3. Python controllers with multiple sensors attached will run their scripts even when only one sensor fires. Because of this, you should hide the bulk of the code behind conditional (if) statements so it only runs when all necessary conditions are met. Even variable initializations and gathering values (getting object positions, etc.) should be hidden inside the conditionals when possible. For example, let’s say you’re handling a mouse click on an object. You need a “Mouse Over” and a “Mouse Click” sensor hooked together on a Python controller. Let’s say you named your sensors “MouseOver” and “LeftClick”. Start your code like this:

cont = GameLogic.getCurrentController()
own = cont.getOwner()

mOver = cont.getSensor("MouseOver")
lClick = cont.getSensor("LeftClick")

if mOver.isPositive() and lClick.isPositive():
     
     ## <i>everything else goes here</i>

4. Fix all of your Python bugs! The most common reason for incredibly high logic rates is unresolved Python errors. Sometimes a scripting error will not stop your game from running, but it will bog down the logic rate like mad. If you have a logic percentage higher than 10% or 20%, you are either using a ton of sensors, a considerable amount of objects (enemies, powerups, etc.), or (most likely) you have unresolved Python errors. Check the terminal window (also called the “console”, it’s the text window that opens with Blender) for all errors.

5. Write efficient code. This is the hardest one to do well. Writing good code takes practice, but basically your goal is the same as in logic. Only run code when it needs to be run, and avoid running it when it doesn’t. Don’t use five separate “if” statements when you could use one “if block” (one “if” with four “elif” statements). In an if block, put the most likely condition first, followed by the next most likely, and so on. This will create the shortest possible path through the block in the highest number of cases.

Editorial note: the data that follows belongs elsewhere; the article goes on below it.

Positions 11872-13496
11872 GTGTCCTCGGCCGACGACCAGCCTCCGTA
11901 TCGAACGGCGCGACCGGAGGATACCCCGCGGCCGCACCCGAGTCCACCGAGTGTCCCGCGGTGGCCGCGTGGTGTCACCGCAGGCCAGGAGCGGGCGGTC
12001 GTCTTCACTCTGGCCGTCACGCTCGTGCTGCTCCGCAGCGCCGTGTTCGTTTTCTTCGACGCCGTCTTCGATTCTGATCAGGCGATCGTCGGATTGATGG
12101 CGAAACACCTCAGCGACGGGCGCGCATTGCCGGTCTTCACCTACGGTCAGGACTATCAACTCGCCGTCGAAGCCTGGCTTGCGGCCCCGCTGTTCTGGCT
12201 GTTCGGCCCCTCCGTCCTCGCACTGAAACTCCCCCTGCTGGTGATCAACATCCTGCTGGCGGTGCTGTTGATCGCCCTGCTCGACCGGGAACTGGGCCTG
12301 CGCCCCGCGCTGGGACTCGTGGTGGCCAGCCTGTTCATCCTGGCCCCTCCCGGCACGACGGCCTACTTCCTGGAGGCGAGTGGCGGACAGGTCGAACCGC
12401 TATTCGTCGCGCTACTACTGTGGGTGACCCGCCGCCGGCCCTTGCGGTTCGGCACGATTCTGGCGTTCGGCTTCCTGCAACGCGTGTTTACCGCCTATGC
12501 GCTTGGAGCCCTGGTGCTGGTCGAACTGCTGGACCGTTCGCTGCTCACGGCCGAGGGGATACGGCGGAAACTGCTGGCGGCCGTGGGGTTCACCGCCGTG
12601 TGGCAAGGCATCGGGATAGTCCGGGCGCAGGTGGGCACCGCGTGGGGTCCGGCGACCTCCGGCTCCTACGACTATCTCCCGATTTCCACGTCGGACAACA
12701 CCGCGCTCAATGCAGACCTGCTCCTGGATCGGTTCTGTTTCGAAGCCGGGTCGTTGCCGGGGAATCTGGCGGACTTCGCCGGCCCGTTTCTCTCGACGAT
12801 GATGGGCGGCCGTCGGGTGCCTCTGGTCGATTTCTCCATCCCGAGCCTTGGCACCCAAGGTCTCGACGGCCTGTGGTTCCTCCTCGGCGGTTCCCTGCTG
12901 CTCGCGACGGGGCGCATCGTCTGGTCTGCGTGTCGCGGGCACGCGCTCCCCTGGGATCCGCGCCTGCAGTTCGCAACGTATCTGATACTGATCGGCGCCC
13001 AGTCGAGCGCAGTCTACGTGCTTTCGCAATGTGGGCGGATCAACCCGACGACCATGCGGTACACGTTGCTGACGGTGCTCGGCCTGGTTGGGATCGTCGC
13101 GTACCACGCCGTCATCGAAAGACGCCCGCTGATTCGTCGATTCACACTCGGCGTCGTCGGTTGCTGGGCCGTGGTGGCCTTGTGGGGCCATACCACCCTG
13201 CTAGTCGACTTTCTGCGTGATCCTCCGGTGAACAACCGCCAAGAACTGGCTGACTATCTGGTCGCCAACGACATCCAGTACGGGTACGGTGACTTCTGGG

Hope that helps you (or anyone else for that matter). I know I’m not “THE expert,” but I have been complimented on my logic use and framerates before, so I can say with confidence that using Python is not always the only way, the easiest way, or the best way to reduce your brick count and get better speed.

-blendenzo

Heh, yeah. I use that one too as a free pass to be a smartass. /jk

Seriously though, you hit all the points perfectly.

try modeling the KROGOTH nextime!

I know I’m not “THE expert,”
are you sure? Everything I’ve seen you post (mainly in Gameblender.org) and everything has been extremely useful and accurate. Also your website is the best reference site I’ve seen yet!

I bow to youhttp://img510.imageshack.us/img510/8528/techmebowwy9.jpg

try modeling the KROGOTH next time!
I never had CC so explain his weapons systems, speed, defense etc!:eyebrowlift:

It might be a good idea to add all that info to your site Blendenzo:wink:

3 quick questions:

1.Where do you see the poly count?
2.Does inter-object logic linking slow things down?
3.is there something special about empties?

Poly count is on the top of the screen, It has vert and face counts listed.

  1. Top right of screen, next to blender version number. The polycount is the FA: number
  2. No, it just makes things a bit more cluttered as far as layout goes.
  3. Empties are like little gnomes. Very closely related to lawn gnomes, but slightly different.

Edit: Don’t mind my strange humor on the last answer. Ask a more specific question and I can give a better answer. There are many special things about empties. What do you want to know?

So you can “lower logic use”? Ha, didn’t know that. I love you Blendenzo, always teaching new things/techniques ;).

Empties are like little gnomes. Very closely related to lawn gnomes, but slightly different.
Ha! Random comedy can always lighten the mood! What I meant was that I have always seen people using empties, but is there something that they can do that an invisible plain can’t?:eek:

I’m also getting a “bad call to addqueue: 0 <18,1>” What does that mean and how do I fix it?:spin:

ps: thanks guys! my game is now stable @ 34fps for the moment!